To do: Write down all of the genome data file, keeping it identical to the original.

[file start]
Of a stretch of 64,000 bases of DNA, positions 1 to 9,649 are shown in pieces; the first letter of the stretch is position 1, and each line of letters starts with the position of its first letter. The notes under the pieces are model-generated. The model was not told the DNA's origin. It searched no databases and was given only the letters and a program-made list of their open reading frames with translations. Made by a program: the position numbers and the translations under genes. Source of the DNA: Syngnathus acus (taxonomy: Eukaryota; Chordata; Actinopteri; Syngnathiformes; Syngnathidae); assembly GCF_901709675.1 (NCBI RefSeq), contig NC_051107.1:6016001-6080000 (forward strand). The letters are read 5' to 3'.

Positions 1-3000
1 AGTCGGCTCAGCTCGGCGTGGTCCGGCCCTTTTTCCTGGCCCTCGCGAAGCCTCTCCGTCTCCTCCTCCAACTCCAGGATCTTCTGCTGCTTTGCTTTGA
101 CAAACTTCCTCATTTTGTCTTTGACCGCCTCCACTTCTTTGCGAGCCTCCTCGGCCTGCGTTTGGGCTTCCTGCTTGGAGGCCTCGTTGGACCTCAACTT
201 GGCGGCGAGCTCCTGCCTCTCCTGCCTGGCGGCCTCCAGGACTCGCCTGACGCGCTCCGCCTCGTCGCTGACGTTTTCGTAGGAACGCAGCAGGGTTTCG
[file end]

Of a stretch of 64,000 bases of DNA, positions 1 to 9,649 are shown in pieces; the first letter of the stretch is position 1, and each line of letters starts with the position of its first letter. The notes under the pieces are model-generated. The model was not told the DNA's origin. It searched no databases and was given only the letters and a program-made list of their open reading frames with translations. Made by a program: the position numbers and the translations under genes. Source of the DNA: Syngnathus acus (taxonomy: Eukaryota; Chordata; Actinopteri; Syngnathiformes; Syngnathidae); assembly GCF_901709675.1 (NCBI RefSeq), contig NC_051107.1:6016001-6080000 (forward strand). The letters are read 5' to 3'.

Positions 1-3000
1 AGTCGGCTCAGCTCGGCGTGGTCCGGCCCTTTTTCCTGGCCCTCGCGAAGCCTCTCCGTCTCCTCCTCCAACTCCAGGATCTTCTGCTGCTTTGCTTTGA
101 CAAACTTCCTCATTTTGTCTTTGACCGCCTCCACTTCTTTGCGAGCCTCCTCGGCCTGCGTTTGGGCTTCCTGCTTGGAGGCCTCGTTGGACCTCAACTT
201 GGCGGCGAGCTCCTGCCTCTCCTGCCTGGCGGCCTCCAGGACTCGCCTGACGCGCTCCGCCTCGTCGCTGACGTTTTCGTAGGAACGCAGCAGGGTTTCG